Peter H wrote:Yes planned but never carried out.
Yes, that's why Park Yol and Kaneko Fumiko were commuted to life punishment.
Two days after His Majesty the Emperor Hirohito had dedicated a casket in Tokyo's Westminster Abbey, Yasukuni Shrine, to the memory of 531 soldiers killed in Manchuria and China since the beginning of the present troubles, he sat down to celebrate his 32nd birthday with a large and elaborate luncheon. At 2 p. m., just when the sake bowls were succeeding the raw fish salad, the sound of dozens of clattering wooden geta disturbed the palace guards. Newsboys in checked kimonos were rushing bundles of extras to the kiosks with news of a great Japanese tragedy at Shanghai.
That morning in Shanghai 10,000 Japanese troops celebrated the Emperor's birthday with a grand military review in Hongkew Park. U. S. Consul General Edwin S. Cunningham, oldest, most experienced of Shanghai diplomats, warned Japanese authorities that such a celebration would be dangerous, but nobody paid attention. In massed squares battalion after battalion of Japanese infantry goose-stepped across the parade ground, each with its fluttering sunburst guidon. In the front of the reviewing stand were many of the highest officers in the Japanese Army & Navy: Vice Admiral Kichisaburo Nomura, Commander of the Shanghai fleet; General Yoshinori Shirakawa, Commander-in-Chief of the Army in Shanghai; Maj.-General Kenkichi Uyeda; Consul General Kuramatsu Murai; Minister to China Mamoru Shigemitsu. Behind them loomed the big foreign military attachés of Britain, France, Italy, the U. S. These white officials left the stand as soon as the review was over. The crowd pressed round to listen to speeches.
A Korean on the edge of the crowd threw a narrow tin box high in the air. In an ear-splitting roar, the grandstand flew apart like a mechanical toy. Minister Shigemitsu was blown into the air like a jack-in-the-box, his feet flung wide. Consul General Mural's face was unrecognizable with blood and torn flesh. Admiral Nomura's eye was blown out, General Shirakawa lost all his teeth. General Uyeda lost three toes. Kim Fung-kee, the Korean bomb-thrower, was beaten unconscious by Japanese soldiers. One W. S. Hibbard, a U. S. citizen, protested the detention of two Chinese photographers, was rushed to a police station as a suspect and questioned for hours.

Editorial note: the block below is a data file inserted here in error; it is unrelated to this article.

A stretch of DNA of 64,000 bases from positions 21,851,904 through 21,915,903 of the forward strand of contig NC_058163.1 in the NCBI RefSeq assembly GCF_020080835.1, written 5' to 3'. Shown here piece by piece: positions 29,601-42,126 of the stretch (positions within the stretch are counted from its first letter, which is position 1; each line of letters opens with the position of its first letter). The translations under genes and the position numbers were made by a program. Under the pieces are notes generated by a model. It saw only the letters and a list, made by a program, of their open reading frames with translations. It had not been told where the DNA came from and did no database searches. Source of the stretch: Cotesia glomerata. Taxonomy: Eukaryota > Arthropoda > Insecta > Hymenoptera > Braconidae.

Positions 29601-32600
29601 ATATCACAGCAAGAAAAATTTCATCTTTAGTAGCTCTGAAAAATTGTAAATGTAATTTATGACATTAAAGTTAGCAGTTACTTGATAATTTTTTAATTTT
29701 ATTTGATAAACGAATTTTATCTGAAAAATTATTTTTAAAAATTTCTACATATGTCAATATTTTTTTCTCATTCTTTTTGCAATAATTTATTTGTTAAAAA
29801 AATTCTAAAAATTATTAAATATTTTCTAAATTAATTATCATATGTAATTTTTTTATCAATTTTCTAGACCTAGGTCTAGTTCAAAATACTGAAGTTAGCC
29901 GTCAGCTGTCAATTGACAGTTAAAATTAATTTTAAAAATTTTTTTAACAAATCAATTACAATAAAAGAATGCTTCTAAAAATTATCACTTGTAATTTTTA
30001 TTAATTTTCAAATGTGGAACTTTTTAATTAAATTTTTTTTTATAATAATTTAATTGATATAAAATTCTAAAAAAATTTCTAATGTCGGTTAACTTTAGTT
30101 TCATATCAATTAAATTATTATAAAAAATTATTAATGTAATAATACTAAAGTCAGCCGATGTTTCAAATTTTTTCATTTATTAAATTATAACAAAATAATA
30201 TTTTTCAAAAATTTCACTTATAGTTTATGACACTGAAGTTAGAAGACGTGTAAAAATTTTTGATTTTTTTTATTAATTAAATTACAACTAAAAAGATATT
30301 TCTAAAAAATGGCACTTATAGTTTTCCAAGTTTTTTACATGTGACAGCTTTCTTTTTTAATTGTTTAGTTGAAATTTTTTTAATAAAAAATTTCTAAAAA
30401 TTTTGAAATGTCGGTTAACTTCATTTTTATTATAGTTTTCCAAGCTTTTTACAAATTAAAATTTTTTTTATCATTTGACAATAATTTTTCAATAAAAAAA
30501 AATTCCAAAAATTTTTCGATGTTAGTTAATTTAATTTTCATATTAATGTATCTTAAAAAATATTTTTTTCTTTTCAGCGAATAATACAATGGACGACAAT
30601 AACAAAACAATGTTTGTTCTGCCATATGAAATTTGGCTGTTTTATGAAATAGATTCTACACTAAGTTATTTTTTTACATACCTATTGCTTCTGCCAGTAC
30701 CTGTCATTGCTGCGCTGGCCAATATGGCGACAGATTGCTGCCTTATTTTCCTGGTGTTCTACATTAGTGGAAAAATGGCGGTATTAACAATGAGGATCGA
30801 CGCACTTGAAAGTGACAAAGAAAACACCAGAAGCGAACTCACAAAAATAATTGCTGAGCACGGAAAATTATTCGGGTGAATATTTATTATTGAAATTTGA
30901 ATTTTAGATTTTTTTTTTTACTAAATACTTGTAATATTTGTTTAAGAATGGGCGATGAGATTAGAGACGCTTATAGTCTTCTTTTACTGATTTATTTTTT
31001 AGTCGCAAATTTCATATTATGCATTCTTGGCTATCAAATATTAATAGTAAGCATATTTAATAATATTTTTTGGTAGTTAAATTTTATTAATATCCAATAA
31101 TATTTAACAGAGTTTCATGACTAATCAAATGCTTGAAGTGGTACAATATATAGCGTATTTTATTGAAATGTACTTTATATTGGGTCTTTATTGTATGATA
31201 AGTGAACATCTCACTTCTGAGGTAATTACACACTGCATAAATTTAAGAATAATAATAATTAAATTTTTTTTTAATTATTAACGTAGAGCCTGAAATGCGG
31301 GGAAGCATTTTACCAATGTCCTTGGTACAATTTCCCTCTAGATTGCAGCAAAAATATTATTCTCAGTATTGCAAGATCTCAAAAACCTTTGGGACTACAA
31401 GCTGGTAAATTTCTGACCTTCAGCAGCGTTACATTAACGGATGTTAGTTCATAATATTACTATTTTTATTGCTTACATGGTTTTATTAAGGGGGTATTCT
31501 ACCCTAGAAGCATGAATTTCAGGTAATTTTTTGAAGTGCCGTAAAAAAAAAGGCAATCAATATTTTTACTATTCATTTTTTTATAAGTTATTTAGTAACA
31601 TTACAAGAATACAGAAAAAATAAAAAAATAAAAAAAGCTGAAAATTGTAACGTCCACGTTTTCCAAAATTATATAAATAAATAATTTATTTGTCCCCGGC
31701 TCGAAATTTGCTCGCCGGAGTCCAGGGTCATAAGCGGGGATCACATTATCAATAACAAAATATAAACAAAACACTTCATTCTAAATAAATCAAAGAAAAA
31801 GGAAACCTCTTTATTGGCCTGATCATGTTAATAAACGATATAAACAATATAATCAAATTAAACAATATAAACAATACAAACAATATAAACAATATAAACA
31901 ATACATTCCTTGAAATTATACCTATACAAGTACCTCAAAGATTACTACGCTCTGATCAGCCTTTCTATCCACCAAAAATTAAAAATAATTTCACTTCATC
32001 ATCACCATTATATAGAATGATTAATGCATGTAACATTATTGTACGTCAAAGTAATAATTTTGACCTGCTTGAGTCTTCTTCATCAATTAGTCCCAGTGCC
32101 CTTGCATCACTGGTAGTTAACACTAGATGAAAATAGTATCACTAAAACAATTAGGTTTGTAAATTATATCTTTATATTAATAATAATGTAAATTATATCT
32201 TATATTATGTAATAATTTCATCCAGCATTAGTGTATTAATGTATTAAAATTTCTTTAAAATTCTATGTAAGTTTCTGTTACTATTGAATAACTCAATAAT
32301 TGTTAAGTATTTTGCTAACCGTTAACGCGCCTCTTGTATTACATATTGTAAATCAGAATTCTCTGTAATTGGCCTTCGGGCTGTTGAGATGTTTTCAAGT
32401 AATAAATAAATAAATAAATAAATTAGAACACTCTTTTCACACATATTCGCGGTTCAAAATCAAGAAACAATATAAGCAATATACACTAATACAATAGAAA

Bravest that day were a group of little flat-faced Japanese nurses. Before the echo of the explosion died down they fought their way through the terrified crowd to the wreck of the reviewing stand, ripped the uniforms of the injured officers into strips to make bandages, saved Minister Shigemitsu's life with tourniquets on both thighs.
Kim Fung-kee, the Korean bomb-thrower, was beaten unconscious by Japanese soldiers. One W. S. Hibbard, a U. S. citizen, protested the detention of two Chinese photographers, was rushed to a police station as a suspect and questioned for hours.
Japanese admiral and diplomat. A graduate of the Japanese naval academy, he commanded navy at Shanghai in 1932, was made a full admiral in 1933, and resigned from active service in 1937. He was (1939) foreign minister before being appointed (1940) ambassador to the United States. He and a special envoy, Kurusu, were carrying on negotiations in Washington when Japan attacked Pearl Harbor. After World War II, Nomura denied that he knew beforehand of the attack.
Born in the Osaka prefecture, Ueda enlisted in the Imperial Japanese Army graduating from the Japanese Military Academy in 1898, and Army Staff College in 1908. Serving as a staff officer in the Siberian Expeditionary Army in 1918, Ueda was eventually awarded the rank of colonel by the following year.
Assigned command of a regiment in 1923, Ueda was promoted to major general after a year and was assigned as commanding officer of a cavalry brigade.
Promoted to lieutenant general in 1928, the following year Ueda was appointed commander of the China Garrison Army which he served as commanding officer until 1930. As commander of the Japanese 9th Division, Ueda's command was involved in much of the fighting against Chinese forces in the aftermath of the Japanese occupation of Manchuria in 1932.
Seriously wounded in the bombing which killed Gen. Yasunori Shirakawa in May...Ueda was named commander of the Shanghai Expeditionary Army and, a year later vice chief of the Army General Staff. In 1934, Ueda became the commanding officer of the Korean Army and, as a general in 1935, returned to China as commander of the Kwangtung Army (Guangdong). It was in this post that he supported the aggressive and reckless actions initiated by staff and field officers against the Russian-Japanese border which would lead to heavy fighting and high casualties against Soviet forces around Nomonhan between May and August of 1939. Despite the disastrous results against the Soviets, Ueda would refuse to discourage his officers from similar actions and was eventually recalled in late-1939. Retiring to public life, Ueda would live until his death in 1962.
M. Shigemitsu, Japanese Minister to China: - Serious injures to theighs and legs.
K. Murai, Consul General for Japan: - Wounds to left thigh.
General Y. Shirakawa, Commander of the Japanese Army: - Bad injures left cheek, teeth, and body.[later died]
Lt.Gen K. Uyeda, Commander of the 9th Division, Japanese Army: - Three toes amputated; injures left shoulder.
Vice Admiral, K. Nomura, Commander of the Japanese Navy: - Loss of right eye.(Eye later removed entirely by operation)
Dr. Kawabata, President of Japanese Residents’s associations: - Internal bleeding; chest wound. Injuries of most serious character resulting in his death at four o’clock the following morning.
Mr. Tomono, Secretary-General, Japanese residents’s association: - Slightly injured.
Japanese Sailor: Japanese photographer from Osaka Mainichi: - Slightly injures.